Buying a home is likely the biggest purchase you'll ever make. It's important to protect this investment. This is where homeowners insurance comes in.
As a renter you may have been required to carry "renter's insurance," which was likely a basic plan that covered property losses and damages in case of an accident at which you were at fault, such as fire.
A homeowners policy has to cover so much more. Your possessions now extend on past jewelry and electronics and must protect everything from shingles and flooring to your life savings.
According to Wells Fargo, "Homeowners insurance provides you with broad coverage for losses that can arise while owning or renting out your home – like damage to your personal property, theft and vandalism, and liability coverage for accidental injury to another person or property."
In the aftermath of disaster, whether from fire, tornado, theft, or liability lawsuits, repairs and replacement costs add up fast. The majority of Americans would be unable to come up with the cash needed to return life back to normal.
So, in response, you purchase insurance. Each year you pay a premium. The amount is based on numerous factors, including the value of your home and the location where you live in. Some areas have higher crime rates, greater risks of wildfire, or have multi-million dollar homes. These policy owners will likely pay more than others.
Be sure to ask your insurance provider for the specifics of what your policy covers. You want a policy that gives you the right amount of coverage. Ask about add-ons, such a flood and earthquake policies. According to Allstate Insurance, "Typically, floods and earthquakes are excluded from basic policies, but in some areas, you may be able to get supplemental insurance policies for those situations. A few other conditions most companies specifically exclude are mold, fungus, wet rot, dry rot and bacteria."
Accidents do happen, and with a battery of lawyers around every corner, you want to be sure you're protected if someone injures himself on your property. Guest medical policies also pay for medical expenses should a person injure himself on your land.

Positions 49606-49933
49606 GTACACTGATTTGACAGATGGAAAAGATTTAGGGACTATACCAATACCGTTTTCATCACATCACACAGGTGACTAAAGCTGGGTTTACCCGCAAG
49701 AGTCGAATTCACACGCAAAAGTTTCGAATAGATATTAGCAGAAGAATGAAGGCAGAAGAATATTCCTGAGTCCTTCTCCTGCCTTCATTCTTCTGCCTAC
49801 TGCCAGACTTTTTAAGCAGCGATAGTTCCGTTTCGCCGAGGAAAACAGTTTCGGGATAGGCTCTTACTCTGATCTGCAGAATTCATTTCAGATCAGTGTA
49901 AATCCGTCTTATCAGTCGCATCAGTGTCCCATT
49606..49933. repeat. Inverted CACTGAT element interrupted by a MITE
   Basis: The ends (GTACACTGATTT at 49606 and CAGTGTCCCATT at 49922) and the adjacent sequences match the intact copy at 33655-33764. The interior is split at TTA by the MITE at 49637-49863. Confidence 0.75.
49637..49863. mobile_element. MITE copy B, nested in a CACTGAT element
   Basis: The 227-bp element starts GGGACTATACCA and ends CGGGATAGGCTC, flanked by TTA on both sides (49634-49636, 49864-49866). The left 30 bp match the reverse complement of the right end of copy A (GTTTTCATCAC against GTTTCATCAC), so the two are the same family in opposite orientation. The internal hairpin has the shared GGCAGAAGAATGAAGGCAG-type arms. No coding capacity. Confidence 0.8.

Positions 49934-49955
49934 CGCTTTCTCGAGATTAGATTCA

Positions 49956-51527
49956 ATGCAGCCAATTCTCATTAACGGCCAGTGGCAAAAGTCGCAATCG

In the instance that you must file a claim, you will need to pay a "deductible." This amount ranges from a few hundred to several thousand dollars. Let's say, for example, that you have a fire. The total dollar amount of damage is $10,000. Your policy covers the fire, so you only pay the "deductible," say $500. This is much more manageable for most households.
To cover not only your property losses in this fire, but also your possession, you will need to have proof of what you had. A home has been recorded on the tax roll, but possessions are your own private property. Homeowners should create an itemized list, updated yearly, that gives evidence of what possessions they have and how much they're worth.
You want a policy that has replacement cost coverage, not just the present value. If you lose a mattress in the fire, it will cost you $1,000 to replace, not $50 (the price it might be worth now). In order to have proof of your possession, consider making a video or photo diary.
Most importantly, keep a copy of this diary and itemized list at a second location away from your home, such as at a trusted relative's house or in a safety deposit box.
If you have a mortgage on your home, you may be required to carry Homeowners Insurance. The reasoning behind this logic is simple. You are not the "owner" of your home until you have completed your loan obligations. Until that point, the bank or lender is the legal "owner." They want to be sure their investment is protected.
For those who own their home outright, homeowners insurance is not required by law, but it would be a crime not to carry it.